This poem by Kristen Brace won the Barbara Sykes Memorial Humor Prize in PSM’s annual poetry contest. It appeard in the fall issue of Peninsula Poets.
Nancy Cook’s poem “Midland“, a response to the 2020 flood that made national headlines, was the winner of the Founder’s Prize in the 2020 poetry contest of the Poetry Society of Michigan.
Patricia Barnes of Wyandotte, Michigan is the winner of the Chancelor’s Prize in the Poetry Society of Michigan’s annual poetry contest.
Winner of the Margo LaGattuta Memorial Award in the Poetry Society of Michigan’s annual poetry contest is Randy K. Schwartz of Ann Arbor, Michigan. This poem and all of the other contest winners are featured in the latest edition of Peninsula Poets.
This poem was featured at the fall meeting of the Poetry Society of Michigan. It was a response to a prompt from Elizabeth Kerlikowske, the current president of the organization. “Write a poem giving someone advice… It could be an extended metaphor. And fun/clever/don’t even think of rhyming.”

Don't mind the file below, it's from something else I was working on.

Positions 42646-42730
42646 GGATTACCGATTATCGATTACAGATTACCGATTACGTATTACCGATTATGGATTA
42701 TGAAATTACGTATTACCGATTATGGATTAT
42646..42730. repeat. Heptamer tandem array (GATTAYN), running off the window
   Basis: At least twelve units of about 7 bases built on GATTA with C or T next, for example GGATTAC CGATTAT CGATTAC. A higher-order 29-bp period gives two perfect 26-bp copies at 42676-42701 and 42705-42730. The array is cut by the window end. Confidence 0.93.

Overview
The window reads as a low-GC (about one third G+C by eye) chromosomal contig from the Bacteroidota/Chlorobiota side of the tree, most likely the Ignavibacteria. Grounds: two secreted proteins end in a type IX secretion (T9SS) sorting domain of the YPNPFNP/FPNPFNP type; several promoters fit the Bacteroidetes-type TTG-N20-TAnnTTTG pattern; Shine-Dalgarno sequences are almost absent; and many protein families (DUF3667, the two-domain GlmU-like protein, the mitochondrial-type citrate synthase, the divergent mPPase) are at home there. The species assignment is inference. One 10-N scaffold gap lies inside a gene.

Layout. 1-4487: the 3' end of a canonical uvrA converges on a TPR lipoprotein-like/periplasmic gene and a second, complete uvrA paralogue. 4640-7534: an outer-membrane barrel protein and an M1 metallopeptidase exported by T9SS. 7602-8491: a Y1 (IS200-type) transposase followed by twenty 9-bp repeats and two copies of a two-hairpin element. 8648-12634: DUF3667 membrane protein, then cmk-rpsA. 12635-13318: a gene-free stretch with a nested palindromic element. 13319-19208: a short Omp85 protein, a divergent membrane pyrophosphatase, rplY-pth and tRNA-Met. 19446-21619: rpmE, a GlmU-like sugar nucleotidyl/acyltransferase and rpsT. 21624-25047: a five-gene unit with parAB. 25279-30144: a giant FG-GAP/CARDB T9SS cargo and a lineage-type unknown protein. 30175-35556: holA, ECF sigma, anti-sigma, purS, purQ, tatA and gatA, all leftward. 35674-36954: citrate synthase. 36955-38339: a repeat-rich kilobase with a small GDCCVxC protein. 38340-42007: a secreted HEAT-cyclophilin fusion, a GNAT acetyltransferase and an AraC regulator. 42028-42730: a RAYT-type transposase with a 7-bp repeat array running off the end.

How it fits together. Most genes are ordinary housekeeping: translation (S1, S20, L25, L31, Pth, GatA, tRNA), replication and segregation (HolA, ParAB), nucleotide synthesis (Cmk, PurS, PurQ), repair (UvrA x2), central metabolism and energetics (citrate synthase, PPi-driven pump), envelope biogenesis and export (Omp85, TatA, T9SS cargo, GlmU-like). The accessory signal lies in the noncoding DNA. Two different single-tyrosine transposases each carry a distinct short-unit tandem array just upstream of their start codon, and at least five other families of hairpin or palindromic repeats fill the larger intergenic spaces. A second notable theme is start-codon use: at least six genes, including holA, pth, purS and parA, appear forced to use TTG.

From girlswritenow.org contributed by Robin Church. Choose a photograph. Write a poem from the perspective of the character n it. Be sure to use details in the photo as images in the poem. Focus on creating a distinctive and and consistent voice.
Here’s an example from poet, Richard Blanco: Photo of a Man on Sunset Drive: 1914. (Full text of the poem here). Notice how Blanco describes a scene from a hundred years ago. From there, he goes on to tell us how this scene has changed. His poem is a time machine of sorts that carries us back and forth through time at the same location. This is a great way to build a poem around a photograph, going well beyond description of the photo itself.
Another technique is offered by poet and teacher, Steve Kowit in his book, In the Palm of Your Hand. He suggests a poem in three parts:
1) Describe briefly what is in the photo, focusing on just a couple of details.
2) Animate the photo by suggesting movement or other sensory input.
3) Enter the picture and interact with the objects or people in the photograph.
Here’s a poem demonstrating Kowit’s technique from The Ekphrastic Review that was written by one of our PSM members.
An honorable mention from of 2019 Poetry Contest in the Evening category.
Write a poem giving someone advice. Use the language of something else to do it. Example: I want to give you advice about your crappy relationship but instead I talk about methods to get a stubborn stain out of a carpet. It could be an extended metaphor. And fun/clever/don’t even think of rhyming.